Fig,, 6. Zr/Nb plot of plateau phonolites from the Kama~ia Hills succession,
Open circles - Sidekh phonolites (16
m.y.-14.5 m.y.); closed circles - Trim
phonolites (14 m.y.-9 m.y.); triangles
Ew~lel phonolites (9 m.y.-7 m.y.).
Samples o v which age determinations
have been carried o u t are indicated.
N~
i
z00 '
oO~ °
o ~
~.s-'o~
\
136~-03
100
-
--
!
-
r
200
I
-
v
~oo
--1----t
-~---'~1-~
6oo
8oo
~ - ~ 1 "
.
.
.
.
looo
Zr
The Kenya-type phonolites, from their associations and petrochemistry,
belong to a series of mildly undersaturated trachytic lava types for which
alkaline olivine basalt is an obvious parent. Some of the more peralkaline
and undersaturated members of this series may have been derived from less
extreme members by alkali-feldspar fractionation paths fNash et al. 1969,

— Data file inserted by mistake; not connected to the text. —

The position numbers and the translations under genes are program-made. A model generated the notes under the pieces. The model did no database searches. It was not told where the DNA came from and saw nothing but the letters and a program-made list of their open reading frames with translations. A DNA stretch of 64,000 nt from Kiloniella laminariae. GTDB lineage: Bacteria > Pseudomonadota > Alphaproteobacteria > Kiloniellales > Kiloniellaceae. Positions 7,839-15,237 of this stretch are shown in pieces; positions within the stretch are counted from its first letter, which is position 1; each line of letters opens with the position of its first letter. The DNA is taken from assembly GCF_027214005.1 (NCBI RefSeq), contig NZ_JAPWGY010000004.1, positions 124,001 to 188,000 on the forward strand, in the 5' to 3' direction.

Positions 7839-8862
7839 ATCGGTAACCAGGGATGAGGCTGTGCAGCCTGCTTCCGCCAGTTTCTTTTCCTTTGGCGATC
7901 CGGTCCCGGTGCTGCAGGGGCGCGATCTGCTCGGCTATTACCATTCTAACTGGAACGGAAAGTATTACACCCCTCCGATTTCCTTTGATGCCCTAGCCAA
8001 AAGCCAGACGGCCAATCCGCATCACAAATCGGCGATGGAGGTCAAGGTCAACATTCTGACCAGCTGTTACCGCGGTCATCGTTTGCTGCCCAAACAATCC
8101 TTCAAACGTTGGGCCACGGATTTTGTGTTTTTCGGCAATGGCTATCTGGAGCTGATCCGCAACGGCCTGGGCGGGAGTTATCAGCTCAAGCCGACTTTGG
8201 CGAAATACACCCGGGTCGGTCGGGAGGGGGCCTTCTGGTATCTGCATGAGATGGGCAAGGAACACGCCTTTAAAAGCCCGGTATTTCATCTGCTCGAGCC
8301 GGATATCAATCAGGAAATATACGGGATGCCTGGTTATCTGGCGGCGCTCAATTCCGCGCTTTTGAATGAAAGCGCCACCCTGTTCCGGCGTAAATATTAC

Carmichael 1964, Gill 1972). In the Kenya Rift it seems that this process
has not produced liquids more undersaturated than Kenya-type phonolites
w;:h about 10% normative nepheline.
The Plateau phonolites, because of their huge bulk, restricted time-range
and a lack of quantitatively significant associations of basic and intermediate
rocks, pose a considerable petrogenetic problem (Williams 1970). In view
of these factors writers have tended to reject crystal fractionation as an important process in the formation of these iavas. Bailey (1964) suggested the
generation of these (and other) salic undersaturated lavas in East Africa by
partial melting of mantle material by relief of pressure, and heat and volatile
concentration, at the base of the uparched crust. However, the plateau
phonolites have the trace element patterns of highly differentiated liquids.
It is uncertain, but perhaps dc)ubfful, whether primary partial melts would
show such extreme compositions. P:artial melting followed by fractional crystallization would produce the observed abundances however. In the writer's
232
Stephen~y. Lippard
opinion the possibility of derivation by fractional crystallization from an
undersaturated basan/toid parent cannot be ruled out. Although there is